As I do my daily walk around the sheds and halls of Queen Victoria Market, the signs of a returning to pre-COVID vibrancy are everywhere: the queues of hungry shoppers lining up at the top of H Shed to get their obligatory doughnut; the smell of fresh seafood floating across the crowds in the Meat and Fish Hall.
As the city has comeback to life after a dark two years of anxiety and restrictions, so too has its favourite destination. Once again, the market is firmly embedded in the weekly routines of people from across the city.
Customers shopping at Queen Victoria Market.Credit:Getty Images
While it’s heartening to see the market and its 600-plus traders on the road to recovery, the challenges faced during the pandemic also highlight the importance of ensuring this rediscovered vitality is nurtured in the long term. If this experience has shown us anything, it’s that the city needs a thriving Queen Vic Market to help lead it into a new period of recovery and prosperity.
Even before we were hit with COVID-19, there has been an often-robust community conversation about the best way to protect and enhance the southern hemisphere’s largest open-air market. Some voices have viewed proposed changes with deep suspicion, believing the market should stay just as it is forever. Others have thrown their support behind proposals to modernise the market’s operations, while protecting its heritage.
Opinions may differ about the best way forward, but I see the passion in the various debates as a cause for optimism. It’s a sign that, in a city of market lovers, no Melbourne marketplace is more loved than the Queen Vic.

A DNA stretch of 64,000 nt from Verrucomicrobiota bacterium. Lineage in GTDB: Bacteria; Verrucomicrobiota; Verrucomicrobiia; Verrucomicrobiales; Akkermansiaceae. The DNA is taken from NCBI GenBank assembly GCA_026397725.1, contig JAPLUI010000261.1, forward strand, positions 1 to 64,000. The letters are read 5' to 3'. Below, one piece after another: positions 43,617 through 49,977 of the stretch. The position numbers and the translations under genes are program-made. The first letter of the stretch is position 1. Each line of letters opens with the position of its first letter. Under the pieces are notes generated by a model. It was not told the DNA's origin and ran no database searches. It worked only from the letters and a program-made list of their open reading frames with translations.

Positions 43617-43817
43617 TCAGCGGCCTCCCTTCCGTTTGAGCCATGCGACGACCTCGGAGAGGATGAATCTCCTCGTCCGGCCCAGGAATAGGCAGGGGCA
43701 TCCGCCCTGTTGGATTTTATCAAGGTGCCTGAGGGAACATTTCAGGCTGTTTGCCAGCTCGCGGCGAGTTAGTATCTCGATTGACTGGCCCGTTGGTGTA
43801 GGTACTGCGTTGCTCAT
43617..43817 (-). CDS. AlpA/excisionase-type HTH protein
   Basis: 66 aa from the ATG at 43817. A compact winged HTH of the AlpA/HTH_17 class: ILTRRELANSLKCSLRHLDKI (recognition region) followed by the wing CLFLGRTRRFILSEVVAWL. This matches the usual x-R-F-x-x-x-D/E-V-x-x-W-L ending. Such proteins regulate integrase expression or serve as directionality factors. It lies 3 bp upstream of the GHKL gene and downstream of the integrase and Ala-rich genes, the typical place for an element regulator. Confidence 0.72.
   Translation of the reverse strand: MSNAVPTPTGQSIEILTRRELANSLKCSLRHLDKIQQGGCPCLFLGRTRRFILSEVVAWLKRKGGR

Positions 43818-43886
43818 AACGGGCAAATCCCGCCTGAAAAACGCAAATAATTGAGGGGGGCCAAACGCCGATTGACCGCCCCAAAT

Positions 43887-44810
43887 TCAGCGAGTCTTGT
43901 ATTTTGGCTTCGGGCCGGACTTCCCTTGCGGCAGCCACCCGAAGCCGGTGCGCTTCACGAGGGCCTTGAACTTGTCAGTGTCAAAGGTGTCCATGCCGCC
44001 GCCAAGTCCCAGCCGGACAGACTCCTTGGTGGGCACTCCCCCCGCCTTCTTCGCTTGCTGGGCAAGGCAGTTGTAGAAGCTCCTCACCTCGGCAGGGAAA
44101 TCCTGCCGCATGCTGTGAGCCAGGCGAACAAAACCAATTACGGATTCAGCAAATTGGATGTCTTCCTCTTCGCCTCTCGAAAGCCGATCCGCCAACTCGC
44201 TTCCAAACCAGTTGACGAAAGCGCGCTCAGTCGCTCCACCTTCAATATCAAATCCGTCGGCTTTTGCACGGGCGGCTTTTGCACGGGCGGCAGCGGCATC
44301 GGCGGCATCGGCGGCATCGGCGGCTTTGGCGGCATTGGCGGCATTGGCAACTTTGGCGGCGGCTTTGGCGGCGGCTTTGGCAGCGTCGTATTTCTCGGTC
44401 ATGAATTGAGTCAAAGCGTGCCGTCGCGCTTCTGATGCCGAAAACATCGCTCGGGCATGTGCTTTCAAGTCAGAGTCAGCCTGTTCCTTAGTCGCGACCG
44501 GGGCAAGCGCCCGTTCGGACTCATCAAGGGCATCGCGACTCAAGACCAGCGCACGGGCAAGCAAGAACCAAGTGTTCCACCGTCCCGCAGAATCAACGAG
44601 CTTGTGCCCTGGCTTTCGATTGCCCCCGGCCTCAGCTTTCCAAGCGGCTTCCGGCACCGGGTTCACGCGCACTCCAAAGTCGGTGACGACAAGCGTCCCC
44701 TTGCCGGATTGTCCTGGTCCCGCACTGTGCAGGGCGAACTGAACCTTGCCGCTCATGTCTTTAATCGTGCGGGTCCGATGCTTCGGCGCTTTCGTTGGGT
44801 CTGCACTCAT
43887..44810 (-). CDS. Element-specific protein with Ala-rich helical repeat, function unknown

The truth is that over its almost 150-year history, the market has always evolved to meet the needs of traders, shoppers and other visitors. This constant movement forward has seen market sheds become lavish halls; horses and carts have been replaced by trucks and forklifts. Sections reserved for local haberdashery have made way for stalls filled with colourful goods from around the world. The market has never stood still.
An artist’s drawing of the City of Melbourne’s Munro development.
The good news for the communities that rely on the market today is that much of the overdue work to bring its operations into the 21st century is now underway.
The City of Melbourne’s $250 million renewal program makes up the bulk of the new investment in the fabric of the market. This extensive program includes the painstaking restoration of the market sheds, and a significant upgrade to the market’s Food Hall which is currently in progress. It will also lead to one of the most exciting aspects of this current scope of works – the transformation of the market’s car park into community open space.
Importantly, these improvements will enable the market to work with traders and attract new innovative businesses, which will in turn help the market host a more diverse mix of offerings, appealing to a wider range of people.
And while these capital works are the most visible aspect of the changes, there are a range of other upgrades – many touching on improving the shopper and visitor experience – that will help the market appeal to more people from different walks of life and make it a better place to work and do business.
These efforts represent a once-in-a-generation chance to evolve the market to meet the changed needs of traders and the broader community, while at the same time ensuring the things we all love about the market – the heritage buildings, rich sights and smells, the diverse array of cheap and fresh food – endure for another 150 years and beyond.
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